As you may have gathered from some of my posts this month, my day job is keeping me really busy, but it should calm down by the end of next week so I can get back to my regular schedule once again.
As a result, I don’t have much to show you guys on my sewing related projects, since I haven’t had time to do anything in the evenings or weekends. I did manage to cut out my shell fabric last night for my white linen skirt, which was a nice bonus.
But what I do have to share with you today is some fun eye candy. Ever since the CSPC, whenever I’ve come across an image of something that I like or a technique I’d like to replicate, I’ve been saving them in my ‘inspiration’ folder. As you can image, I’ve amased tons of images, but here some highlights:
I think I love everything about this dress, the colors, the fabric, buttons, piping, oh my! The contrast piping at the waistline and neckline shouldn’t be too hard to replicate. But I love the little button tabs that are around the neckline, it seems like a fun detail to add to any exisiting pattern, don’t you think? Oh, and this is a dress from Modcloth, as I think at least half of the images I’m showing today are.
Isn’t this a happy, summery skirt which would be perfect to wear on a bike ride with a white top and white accessories?! The skirt pattern itself doesn’t look complicated, but the ribbon applique does seem challenging to get it all spaced out, just so. I bet you could draw your design onto the skirt itself, and then just pin the ribbon on top. I love this idea because it can be translated into so many different things: cardigans, necklaces, sleeve details, etc. Source=anthropologie.
Don’t you remember a few years ago when these little fabric pieces were a big thing? I think they’re lovely stitched onto this dress bodice. It gives it a whole new life. What would be cute is adding these little fabric bits to the bottom of a circle skirt in an interresting design (I’m thinking scallops). But what a great way to also use up some of your fabric scraps too. Source=modcloth.
Isn’t this a pretty little number? They took such a basic, sweet dress and added a bit of grosgrain ribbon to create something entirely new. So easy! What a great way to update your old skirts or dresses. Change the ribbon to navy and white stripes and you got yourself a nautical dress. Source=modcloth.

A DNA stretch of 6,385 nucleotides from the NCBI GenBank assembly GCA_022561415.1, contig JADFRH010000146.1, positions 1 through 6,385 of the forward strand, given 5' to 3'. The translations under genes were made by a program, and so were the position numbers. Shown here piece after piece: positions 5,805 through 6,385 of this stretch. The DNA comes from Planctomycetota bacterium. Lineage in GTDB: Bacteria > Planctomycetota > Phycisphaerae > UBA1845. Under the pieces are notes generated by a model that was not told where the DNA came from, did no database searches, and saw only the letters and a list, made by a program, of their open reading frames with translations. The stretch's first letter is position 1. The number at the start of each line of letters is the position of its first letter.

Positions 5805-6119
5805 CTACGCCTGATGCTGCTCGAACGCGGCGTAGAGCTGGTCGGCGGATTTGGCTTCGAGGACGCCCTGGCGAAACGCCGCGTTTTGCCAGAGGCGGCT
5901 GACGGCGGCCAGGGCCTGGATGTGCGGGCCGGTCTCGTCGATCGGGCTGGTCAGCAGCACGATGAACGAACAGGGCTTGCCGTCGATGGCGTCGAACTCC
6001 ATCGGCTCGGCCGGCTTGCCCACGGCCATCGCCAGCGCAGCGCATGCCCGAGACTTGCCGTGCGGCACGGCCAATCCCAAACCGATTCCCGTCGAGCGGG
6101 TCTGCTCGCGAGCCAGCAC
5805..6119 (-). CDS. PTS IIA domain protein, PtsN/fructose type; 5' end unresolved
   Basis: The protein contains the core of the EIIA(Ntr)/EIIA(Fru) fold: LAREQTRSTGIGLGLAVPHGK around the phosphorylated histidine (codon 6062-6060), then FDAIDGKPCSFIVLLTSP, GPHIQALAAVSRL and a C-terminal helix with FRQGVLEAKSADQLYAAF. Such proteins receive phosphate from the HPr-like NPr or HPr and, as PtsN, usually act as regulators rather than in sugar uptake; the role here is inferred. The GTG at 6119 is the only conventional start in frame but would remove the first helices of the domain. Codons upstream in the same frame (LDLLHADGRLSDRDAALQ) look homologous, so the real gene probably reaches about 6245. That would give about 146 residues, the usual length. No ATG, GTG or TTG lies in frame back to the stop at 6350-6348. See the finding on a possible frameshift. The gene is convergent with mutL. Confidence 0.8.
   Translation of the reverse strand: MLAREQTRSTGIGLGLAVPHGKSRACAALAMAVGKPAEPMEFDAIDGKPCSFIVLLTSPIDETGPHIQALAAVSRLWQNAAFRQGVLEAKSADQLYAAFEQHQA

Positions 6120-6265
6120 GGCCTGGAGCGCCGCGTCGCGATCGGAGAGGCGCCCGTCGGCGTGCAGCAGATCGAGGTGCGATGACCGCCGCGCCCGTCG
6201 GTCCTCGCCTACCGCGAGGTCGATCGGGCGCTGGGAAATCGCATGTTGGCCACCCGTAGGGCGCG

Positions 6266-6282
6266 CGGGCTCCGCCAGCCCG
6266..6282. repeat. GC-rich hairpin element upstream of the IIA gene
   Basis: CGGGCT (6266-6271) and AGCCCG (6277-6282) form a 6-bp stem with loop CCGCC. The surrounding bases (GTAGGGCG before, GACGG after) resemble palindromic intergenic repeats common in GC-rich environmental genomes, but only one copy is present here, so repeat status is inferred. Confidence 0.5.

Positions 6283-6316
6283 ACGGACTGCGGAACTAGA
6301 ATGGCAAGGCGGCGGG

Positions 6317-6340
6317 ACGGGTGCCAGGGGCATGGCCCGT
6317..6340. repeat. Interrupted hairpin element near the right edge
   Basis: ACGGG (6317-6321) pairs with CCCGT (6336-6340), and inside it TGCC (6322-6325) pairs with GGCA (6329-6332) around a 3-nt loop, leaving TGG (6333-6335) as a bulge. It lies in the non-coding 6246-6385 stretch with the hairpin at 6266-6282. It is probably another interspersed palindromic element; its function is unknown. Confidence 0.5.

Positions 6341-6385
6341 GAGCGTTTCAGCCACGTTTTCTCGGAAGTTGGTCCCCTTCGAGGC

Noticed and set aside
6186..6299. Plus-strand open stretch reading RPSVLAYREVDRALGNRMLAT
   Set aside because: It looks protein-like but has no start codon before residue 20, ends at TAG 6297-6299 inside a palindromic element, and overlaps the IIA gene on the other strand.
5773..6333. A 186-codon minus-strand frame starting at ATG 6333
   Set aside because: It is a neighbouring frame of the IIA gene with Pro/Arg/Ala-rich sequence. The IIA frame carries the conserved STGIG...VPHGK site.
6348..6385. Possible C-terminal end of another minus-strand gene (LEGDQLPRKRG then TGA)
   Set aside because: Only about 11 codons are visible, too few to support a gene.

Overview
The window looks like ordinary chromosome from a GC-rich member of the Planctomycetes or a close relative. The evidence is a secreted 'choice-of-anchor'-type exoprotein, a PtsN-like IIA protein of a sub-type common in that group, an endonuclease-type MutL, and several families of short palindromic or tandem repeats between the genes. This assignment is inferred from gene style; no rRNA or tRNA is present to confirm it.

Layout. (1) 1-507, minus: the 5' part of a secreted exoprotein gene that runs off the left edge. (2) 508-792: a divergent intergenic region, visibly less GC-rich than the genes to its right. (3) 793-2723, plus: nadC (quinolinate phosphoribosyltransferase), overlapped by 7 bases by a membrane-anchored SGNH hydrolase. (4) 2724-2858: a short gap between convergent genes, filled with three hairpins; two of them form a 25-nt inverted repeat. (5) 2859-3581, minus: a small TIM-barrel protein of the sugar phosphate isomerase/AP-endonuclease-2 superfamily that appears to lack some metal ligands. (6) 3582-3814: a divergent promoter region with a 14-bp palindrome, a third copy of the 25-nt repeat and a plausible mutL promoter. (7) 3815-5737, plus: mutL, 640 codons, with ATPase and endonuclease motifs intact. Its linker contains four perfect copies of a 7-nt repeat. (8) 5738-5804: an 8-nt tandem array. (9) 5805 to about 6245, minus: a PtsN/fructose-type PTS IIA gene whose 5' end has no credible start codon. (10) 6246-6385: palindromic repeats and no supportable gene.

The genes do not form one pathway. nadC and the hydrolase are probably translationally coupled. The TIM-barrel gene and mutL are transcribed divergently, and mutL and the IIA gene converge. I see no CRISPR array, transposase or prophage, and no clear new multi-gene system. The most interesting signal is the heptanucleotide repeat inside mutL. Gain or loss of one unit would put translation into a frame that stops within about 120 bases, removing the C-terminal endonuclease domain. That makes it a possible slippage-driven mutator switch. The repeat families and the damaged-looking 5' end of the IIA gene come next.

This little skirt is from anthropologie, I came across it online back in the fall so its probably not available anymore. Here it looks knee length, but I swear it was more along the lines of a tea-length skirt. What I love about this is that it’s ever so slightly longer in the back than it is in the front, and it shows off the pretty underlining. It seems so easy, but I’m strill trying to grasp how they did this. There isn’t a hem (or stitch line) showing on the bottom of the dress, so I’m not sure exactly how it got all worked up.
This is another anthropologie beauty and classic. I’m almost positive you guys have seen this necklace floating around the internet. But to me, its another wonderfully simple way to use us some of your old fabrics and ribbons. (The stripped flag is my favorite one of the bunch.)
This dress is also from modcloth. How gorgeous this dress is with the inset mesh/chiffon bit at the skirt?! Here’s a detail shot of the skirt hem so you can see what exactly is going on.
To me it looks like someone chain-stitched the mesh underlay to the skirt shell with the fancy gold thread. I wish I knew which fabric they used to avoid the fabric from fraying, but perhaps they used a lot of fray-check on it.
As you can see, I get a lot of great ideas from modcloth and anthropologie. I do like fashion but I never buy the magazines much so I usually only get the trickled down effect going on, as well as reading your blogs for the latest news. But I am curious, what are the shops, blogs, etc. that you guys turn to for sewing inspiration?
Ooh, what lovely eye candy! I think the yellow skirt with ribbon appliqué is my favourite :)
oooh some lovely dresses :-)
on the skirt with the underlining at the hem you should be able to recreate it by hand blind stitching from the inside – you’ll only catch a thread on the wrong side of the outer skirt fabric so the stitches don’t show.
Beautiful! love the black dress!
i would think for that skirt that you should sew the skirt and lining together from the bottom, right sides together, before you do the waistband, then encase both seams in the waistband. You would just have to make sure you had your length right from the beginning.
That’s what I was thinking too! I was just unsure about how to ensure the waist area wouldn’t get all bunchy. And the other tricky thing is making sure you don’t have either the shell or underlining pulled more than the other, which would result in a bubble skirt effect. Tricky business… :) But such a wonderful effect.
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